Hole 3 – 520 yards – Par 5

Back to back par fives here.  Keep the tee shot to the right side of the fairway for the best angle.  On your lay up you will need to navigate a water hazard.

This hole has one of the cooler green settings that I played on this trip.  The exposed shale rock surrounds the green and makes for a cool visual.  Be sure to take some more club for the uphill approach.

Hole 4 – 382 yards – Par 4

You’ll want to stay to the left of these bunkers.  The hole plays uphill necessitating more club for the approach shot.

Hole 5 – 146 yards – Par 3

The biggest trouble here is the bunker in front of the green.  Focus on hitting the center of the green and you’ll be in good shape.  Sometimes par is a worthy goal.

Hole 6 – 405 yards – Par 4

Due to the deep ravine the right side of the fairway is the play.  The green is elevated, which you can’t see here.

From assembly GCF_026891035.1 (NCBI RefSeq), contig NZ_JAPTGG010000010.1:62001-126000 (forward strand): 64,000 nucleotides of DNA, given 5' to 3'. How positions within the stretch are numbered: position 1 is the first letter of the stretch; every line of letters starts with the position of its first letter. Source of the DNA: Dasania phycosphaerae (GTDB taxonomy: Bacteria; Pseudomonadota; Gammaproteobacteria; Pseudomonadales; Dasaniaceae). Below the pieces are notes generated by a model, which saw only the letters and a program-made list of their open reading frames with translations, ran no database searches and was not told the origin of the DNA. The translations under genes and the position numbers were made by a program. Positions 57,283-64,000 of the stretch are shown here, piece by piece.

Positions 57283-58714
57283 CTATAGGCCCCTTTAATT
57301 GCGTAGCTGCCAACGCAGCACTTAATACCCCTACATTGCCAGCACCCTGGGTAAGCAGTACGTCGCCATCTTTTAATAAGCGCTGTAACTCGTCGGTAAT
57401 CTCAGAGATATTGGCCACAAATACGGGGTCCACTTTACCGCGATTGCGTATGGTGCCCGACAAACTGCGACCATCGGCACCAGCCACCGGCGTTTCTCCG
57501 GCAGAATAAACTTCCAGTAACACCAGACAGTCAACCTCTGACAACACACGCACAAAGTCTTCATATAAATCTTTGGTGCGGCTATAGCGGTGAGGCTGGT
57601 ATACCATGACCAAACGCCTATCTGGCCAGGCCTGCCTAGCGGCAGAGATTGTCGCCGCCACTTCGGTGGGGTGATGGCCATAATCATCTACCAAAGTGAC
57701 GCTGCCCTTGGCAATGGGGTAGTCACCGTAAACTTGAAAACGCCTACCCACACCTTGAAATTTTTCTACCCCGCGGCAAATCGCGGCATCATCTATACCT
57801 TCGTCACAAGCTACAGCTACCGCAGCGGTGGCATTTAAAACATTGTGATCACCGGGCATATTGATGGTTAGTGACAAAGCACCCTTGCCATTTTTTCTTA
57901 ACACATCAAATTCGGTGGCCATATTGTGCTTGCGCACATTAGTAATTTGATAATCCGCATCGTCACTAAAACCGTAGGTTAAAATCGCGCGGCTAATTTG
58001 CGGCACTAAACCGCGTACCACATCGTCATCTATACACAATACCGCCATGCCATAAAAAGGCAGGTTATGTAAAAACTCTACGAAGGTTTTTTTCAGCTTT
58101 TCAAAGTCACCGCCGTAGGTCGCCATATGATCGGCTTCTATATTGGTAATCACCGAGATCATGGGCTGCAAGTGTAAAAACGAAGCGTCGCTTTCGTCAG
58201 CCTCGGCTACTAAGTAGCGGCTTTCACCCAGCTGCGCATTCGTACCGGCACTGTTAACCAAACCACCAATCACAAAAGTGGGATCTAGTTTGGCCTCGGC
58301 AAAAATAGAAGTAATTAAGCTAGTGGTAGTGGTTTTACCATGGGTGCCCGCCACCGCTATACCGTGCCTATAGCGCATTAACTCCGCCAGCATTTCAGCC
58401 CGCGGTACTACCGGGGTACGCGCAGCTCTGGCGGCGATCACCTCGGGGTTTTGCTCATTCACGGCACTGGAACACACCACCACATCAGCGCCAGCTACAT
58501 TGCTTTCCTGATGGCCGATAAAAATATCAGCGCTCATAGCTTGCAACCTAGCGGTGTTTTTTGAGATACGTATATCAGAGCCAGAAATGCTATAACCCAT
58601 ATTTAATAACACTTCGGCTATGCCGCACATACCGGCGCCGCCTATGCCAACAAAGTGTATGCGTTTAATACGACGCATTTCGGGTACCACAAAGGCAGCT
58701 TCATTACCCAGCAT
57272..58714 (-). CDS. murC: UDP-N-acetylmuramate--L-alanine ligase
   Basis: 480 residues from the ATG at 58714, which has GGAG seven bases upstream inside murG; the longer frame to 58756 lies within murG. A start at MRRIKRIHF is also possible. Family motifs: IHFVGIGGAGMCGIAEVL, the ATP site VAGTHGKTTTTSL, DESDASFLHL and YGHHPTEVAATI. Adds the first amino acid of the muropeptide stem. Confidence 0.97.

Hole 7 – 346 yards – Par 4

Err on the left side here.  The hole is uphill all the way so it plays longer than the marked distance.  There is plenty of space though so pound away on the driver.

Hole 8 – 159 yards – Par 3

Whew, quite a view here.  The downhill slope makes club selection a bear.  Anything short will probably catch the sand.

The green has plenty of slope as you can see below.  It is also a large target.

Hole 9 – 384 yards – Par 4

Uphill holes have been a theme on the front nine.  The ninth is no departure from that.  Favor the right side off the tee.  The hole bends to the left as you go.

Hole 10 – 379 yards – Par 4

This dogleg right is tough off the tee.  You can drive through the fairway on the left and get into trouble on the right.

The best angle is from the left side of the fairway so you don’t have to deal with the large greenside bunker.

Hole 11 – 393 yards – Par 4

This slight dogleg right offers a lot of space off the tee.  If you can hit a fade you are in good shape here.

The green is elevated and doesn’t give the opportunity for run up shots.  Make sure to choose the correct club.

Hole 12 – 465 yards – Par 5